In contemporary culture, ‘Karen shoes’ look quite different… But the misogyny remains the same.

Apologies to anyone named Karen reading this. I happen to think the Karen meme as commentary on racist white womanhood has lost its usefulness and is now just a vehicle for plain old misogyny. A woman who wears these shoes, drinks pumpkin spice lattes and reads Victorian novels isn’t doing anyone any harm. I’ll say it: “The Red Shoes” is also a misogynistic narrative. Whatever else it has going for it, it is hands down, also, a misogynistic dumpster of a story.

Real life shoe-shop incident aside, a literary predecessor to Andersen’s “The Red Shoes” is “The Danced Out Shoes”, known by various titles. (The Grimm Brothers recorded it under the title “The Shoes That Were Danced To Pieces“.)

Basically, Hans Christian Andersen was inspired by both real life and by stories he had heard and read. Like every other writer who has ever lived.

An interesting thing about Andersen, though: Unlike the Grimms and Charles Perrault, who set about writing down oral fairytales from the lower classes, Andersen himself came from that lower class they were collecting from. His dad was a shoemaker, as we already know, and his mother was a lowly washer woman who’d had a child out of wedlock. The irony is that Hans Christian Andersen avoided writing down the tales he knew very well from his own, native oral storytelling tradition. Instead, he built on them and created brand new stories from them.

This isn’t such an irony when you think about it, though. Those oral tales would have seemed exotic and new to the upper class fellows collecting them. The Grimms were like linguists or anthropologists landing on a remote island, fascinated by the unfamiliar culture of oral storytelling. But for Andersen, who spoke native ‘oral fairy tale’, fascination came from crafting something new. Why write down what you’ve heard your whole life, and know like the back of your hand?

Vanity is becoming a nuisance, I can see why women give it up, eventually. But I’m not ready for that yet.

Margaret Atwood
Ringleaders of Redemption: How Medieval Dance Became Sacred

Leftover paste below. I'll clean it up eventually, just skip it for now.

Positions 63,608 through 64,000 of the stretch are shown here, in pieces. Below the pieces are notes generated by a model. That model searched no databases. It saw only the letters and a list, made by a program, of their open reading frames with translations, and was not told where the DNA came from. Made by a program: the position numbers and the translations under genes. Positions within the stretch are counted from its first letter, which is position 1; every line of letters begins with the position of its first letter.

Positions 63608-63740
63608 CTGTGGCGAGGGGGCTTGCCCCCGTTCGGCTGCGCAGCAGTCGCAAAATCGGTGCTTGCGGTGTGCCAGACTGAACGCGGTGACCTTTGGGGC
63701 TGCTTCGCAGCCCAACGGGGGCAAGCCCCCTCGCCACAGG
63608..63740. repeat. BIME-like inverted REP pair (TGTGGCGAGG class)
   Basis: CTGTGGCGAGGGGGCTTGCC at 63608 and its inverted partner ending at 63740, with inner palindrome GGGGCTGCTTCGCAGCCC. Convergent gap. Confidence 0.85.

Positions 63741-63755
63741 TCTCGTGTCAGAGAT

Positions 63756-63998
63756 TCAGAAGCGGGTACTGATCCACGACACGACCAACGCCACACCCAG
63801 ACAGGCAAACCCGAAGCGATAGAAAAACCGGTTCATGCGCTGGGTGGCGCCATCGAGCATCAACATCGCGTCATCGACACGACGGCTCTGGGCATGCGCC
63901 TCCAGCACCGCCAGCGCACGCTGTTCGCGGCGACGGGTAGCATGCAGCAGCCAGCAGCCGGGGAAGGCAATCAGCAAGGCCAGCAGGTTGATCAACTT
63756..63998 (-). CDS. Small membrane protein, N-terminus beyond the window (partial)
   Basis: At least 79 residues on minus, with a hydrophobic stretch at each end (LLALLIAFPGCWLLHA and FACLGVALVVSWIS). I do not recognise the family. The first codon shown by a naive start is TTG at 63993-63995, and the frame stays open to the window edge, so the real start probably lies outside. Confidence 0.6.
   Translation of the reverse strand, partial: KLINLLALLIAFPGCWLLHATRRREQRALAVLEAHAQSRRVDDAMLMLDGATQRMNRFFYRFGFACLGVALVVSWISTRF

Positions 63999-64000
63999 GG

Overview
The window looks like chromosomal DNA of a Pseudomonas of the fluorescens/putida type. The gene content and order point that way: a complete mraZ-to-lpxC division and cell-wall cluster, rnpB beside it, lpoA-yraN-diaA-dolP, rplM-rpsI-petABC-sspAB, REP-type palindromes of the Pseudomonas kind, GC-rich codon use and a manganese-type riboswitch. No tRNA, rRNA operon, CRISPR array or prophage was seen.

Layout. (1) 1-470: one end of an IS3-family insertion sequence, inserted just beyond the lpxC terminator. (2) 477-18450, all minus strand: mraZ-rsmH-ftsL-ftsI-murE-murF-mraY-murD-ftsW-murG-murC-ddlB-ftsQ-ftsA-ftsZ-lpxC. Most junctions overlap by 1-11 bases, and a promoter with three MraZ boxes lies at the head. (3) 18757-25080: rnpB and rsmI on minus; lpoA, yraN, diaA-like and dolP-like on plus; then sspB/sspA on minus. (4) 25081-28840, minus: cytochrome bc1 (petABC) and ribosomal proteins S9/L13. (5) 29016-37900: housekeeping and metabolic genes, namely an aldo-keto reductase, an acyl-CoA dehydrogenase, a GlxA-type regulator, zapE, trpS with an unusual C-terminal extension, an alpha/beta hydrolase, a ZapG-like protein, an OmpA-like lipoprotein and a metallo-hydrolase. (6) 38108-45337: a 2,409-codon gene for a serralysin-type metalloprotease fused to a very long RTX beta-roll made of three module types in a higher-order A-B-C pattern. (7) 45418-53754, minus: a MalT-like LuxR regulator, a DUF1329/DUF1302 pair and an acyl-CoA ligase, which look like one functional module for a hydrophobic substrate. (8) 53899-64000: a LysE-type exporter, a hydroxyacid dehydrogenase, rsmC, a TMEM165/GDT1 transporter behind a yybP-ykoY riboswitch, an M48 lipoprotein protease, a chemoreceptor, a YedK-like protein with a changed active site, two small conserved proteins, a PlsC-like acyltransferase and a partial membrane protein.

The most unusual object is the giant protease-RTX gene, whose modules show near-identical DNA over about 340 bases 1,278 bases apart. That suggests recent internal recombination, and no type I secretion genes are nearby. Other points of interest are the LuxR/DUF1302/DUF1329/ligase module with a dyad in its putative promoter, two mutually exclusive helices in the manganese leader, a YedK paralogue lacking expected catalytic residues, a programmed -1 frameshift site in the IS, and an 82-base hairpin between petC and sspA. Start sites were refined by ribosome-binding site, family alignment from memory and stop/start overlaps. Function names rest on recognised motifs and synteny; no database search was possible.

In popular thought, Christianity is often figured as being opposed to dance. Conventional scholarship traces this controversy back to the Middle Ages. Historical sources, however, suggest that medieval dance was a complex and ambivalent phenomenon. During the High and Late Middle Ages, Western theologians, liturgists, and mystics not only tolerated dance; they transformed it into a dynamic component of religious thought and practice. In Ringleaders of Redemption: How Medieval Dance Became Sacred (Oxford UP, 2021), Kathryn Dickason reveals a long tradition of sacred dance in Christianity, one that the professionalization and secularization of Renaissance dance obscured, and one that the Reformation silenced and suppressed.

New Books Network


Being out of copyright, you can find the original “The Red Shoes” at various places on the Internet e.g. at World History Commons.

Andersen’s short story is discussed at Singing The Bones, a 20 minute podcast. Content note for incorrect information about asexuality. (Whenever you read anything about Hans Christian Andersen’s so-called Victorian repression, or gay repression or avoidance of sex due to trauma etc. please look up the definition of asexuality as it is understood today, the only unifying theory of Andersen which actually makes sense.)

I also recommend the reading by Parcast’s Tales podcast. “The Red Shoes” is episode 84, 19 August 2020. This is not a straight reading but a retelling using more contemporary (and engaging) language, with music and Foley effects. I really enjoy listening to classic tales at the Parcast Tales podcast.

If you just want to listen to Andersen’s original story read aloud, you can find it at Librivox.

Grant E. Hamilton (1862 - 1926) 1885 To begin with, I'll paint the town red illustration for The Judge magazine vol. 7, 31st of January
Grant E. Hamilton (1862 – 1926) 1885 To begin with, I’ll paint the town red illustration for The Judge magazine vol. 7, 31st of January. After the Reformation, with the rise of Puritanism, red came to represent sin: lust and sex. Previously, the colour red had been the colour of true love, and in the Catholic church, the colour of blood and sacrifice.


What is the symbolist movement in literature?


In Yoni culture, the shoe is a symbol for female genitalia. Karen’s desire for red shoes represents a deeper, sexual desire: The desire to attract male attention and to lure men in, against their will (poor, helpless things).


The dancing sequence represents the phase in which Karen’s body is taken over by sin.

What’s the sin? Pride, or vanity.

[P]eople said that she was pretty. But the mirror said, “You’re much more than pretty – you’re beautiful!”

“The Red Shoes”